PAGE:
He stood at the end of the line and began to read. Every five minutes or so everyone would move up one place to make room for the newcomers. By midday Amiss felt as if he’d been there for half a lifetime. The wailing of the baby behind him was driving him madder even than the smell and incoherent mumblings of the two drunks immediately in front. He shifted uncomfortably on the plastic seat, leafed through his newspaper for the fifth time that morning and failed to find anything he hadn’t already digested. The previous time he had applied himself so thoroughly as to become au fait not only with the article on the current state of English ladies’ hockey, but even with the details of the Commons debate on EEC agricultural policy. He looked furtively at his neighbours to see if there was any chance of effecting a swap of newsprint. Number three down the line was still crouched over his racing paper; number five remained glued to a pictorial magazine engagingly titled Big Women; the woman immediately in front was immersed in a religious tract and the two Asians to his right scanned papers in their native languages. It was unlikely that any of them would be thrilled by an offer of the London Independent.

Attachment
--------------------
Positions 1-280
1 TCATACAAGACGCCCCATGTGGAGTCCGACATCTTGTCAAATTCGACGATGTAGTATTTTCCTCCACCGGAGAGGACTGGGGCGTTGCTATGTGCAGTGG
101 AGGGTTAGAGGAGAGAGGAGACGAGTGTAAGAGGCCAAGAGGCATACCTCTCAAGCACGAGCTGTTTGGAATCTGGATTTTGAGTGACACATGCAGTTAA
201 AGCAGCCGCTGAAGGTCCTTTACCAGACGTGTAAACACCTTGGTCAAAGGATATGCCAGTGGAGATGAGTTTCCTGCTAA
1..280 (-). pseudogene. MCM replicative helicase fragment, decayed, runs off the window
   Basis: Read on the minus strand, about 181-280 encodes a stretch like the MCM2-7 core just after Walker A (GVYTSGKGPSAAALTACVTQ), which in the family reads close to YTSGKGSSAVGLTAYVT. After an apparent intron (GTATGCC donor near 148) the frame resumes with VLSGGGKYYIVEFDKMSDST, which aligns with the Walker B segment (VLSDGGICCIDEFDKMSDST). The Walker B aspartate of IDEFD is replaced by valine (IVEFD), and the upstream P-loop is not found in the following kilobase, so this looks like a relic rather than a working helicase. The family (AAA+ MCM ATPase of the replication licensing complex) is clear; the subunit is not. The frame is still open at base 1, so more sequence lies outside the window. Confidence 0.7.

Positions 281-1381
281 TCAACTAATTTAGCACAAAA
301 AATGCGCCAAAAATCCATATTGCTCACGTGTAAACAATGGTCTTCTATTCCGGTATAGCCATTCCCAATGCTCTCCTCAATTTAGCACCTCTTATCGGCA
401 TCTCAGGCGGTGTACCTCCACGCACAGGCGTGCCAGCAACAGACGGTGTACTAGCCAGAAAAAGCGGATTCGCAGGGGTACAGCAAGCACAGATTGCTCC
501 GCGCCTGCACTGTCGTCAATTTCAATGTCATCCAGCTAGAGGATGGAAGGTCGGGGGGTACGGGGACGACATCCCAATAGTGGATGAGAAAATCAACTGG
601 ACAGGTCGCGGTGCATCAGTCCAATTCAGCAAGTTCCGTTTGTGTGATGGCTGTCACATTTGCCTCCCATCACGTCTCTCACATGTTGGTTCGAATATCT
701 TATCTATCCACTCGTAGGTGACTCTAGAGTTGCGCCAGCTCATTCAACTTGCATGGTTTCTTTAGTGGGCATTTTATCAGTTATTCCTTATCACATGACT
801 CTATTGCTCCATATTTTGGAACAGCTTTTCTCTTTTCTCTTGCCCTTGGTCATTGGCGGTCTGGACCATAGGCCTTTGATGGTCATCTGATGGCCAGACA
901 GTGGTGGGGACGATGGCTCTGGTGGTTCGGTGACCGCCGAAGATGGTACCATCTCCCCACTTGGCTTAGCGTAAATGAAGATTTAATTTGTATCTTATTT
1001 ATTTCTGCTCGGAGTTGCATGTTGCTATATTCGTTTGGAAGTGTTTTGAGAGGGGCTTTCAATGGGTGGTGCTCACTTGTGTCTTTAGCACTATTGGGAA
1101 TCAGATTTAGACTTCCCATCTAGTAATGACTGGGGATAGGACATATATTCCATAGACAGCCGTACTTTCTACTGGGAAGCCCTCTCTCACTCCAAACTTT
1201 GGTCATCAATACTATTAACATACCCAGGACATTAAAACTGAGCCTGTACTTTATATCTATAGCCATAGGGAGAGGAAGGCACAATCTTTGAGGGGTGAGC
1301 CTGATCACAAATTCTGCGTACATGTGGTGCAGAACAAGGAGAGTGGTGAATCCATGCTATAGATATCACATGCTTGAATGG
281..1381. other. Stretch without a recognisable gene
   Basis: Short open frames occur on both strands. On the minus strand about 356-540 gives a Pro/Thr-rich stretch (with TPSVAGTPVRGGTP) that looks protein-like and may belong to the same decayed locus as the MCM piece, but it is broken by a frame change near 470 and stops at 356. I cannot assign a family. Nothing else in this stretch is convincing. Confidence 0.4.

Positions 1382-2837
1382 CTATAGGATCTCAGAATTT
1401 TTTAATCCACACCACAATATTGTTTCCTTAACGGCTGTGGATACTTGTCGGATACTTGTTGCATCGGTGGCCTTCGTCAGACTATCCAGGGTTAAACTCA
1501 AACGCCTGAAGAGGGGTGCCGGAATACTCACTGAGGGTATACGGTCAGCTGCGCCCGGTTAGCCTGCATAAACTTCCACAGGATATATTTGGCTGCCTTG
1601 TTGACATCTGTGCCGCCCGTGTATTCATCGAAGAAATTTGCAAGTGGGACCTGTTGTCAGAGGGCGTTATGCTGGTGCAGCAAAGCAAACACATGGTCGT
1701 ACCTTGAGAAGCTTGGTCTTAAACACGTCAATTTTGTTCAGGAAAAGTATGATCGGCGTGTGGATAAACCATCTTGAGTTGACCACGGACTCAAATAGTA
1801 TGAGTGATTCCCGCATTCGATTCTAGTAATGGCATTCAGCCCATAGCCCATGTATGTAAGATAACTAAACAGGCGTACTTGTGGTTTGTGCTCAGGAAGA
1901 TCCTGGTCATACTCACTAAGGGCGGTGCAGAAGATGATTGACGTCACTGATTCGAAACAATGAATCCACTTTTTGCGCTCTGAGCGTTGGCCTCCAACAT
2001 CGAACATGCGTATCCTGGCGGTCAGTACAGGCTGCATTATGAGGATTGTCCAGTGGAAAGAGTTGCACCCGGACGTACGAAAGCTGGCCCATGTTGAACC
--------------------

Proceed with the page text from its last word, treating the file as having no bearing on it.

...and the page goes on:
Not for the first time Amiss excoriated himself for being so pathetically reliant on reading matter. He searched through his pockets in pursuit of diversion, pulled out his bank manager’s letter and read it with a scowl.

PRIVATE AND CONFIDENTIAL

Dear Mr Amos, Overdrawn £850

It is with disappointment that I learn from our Mr Kersse that far from making proposals to eradicate your overdraft you are now requesting an increased facility.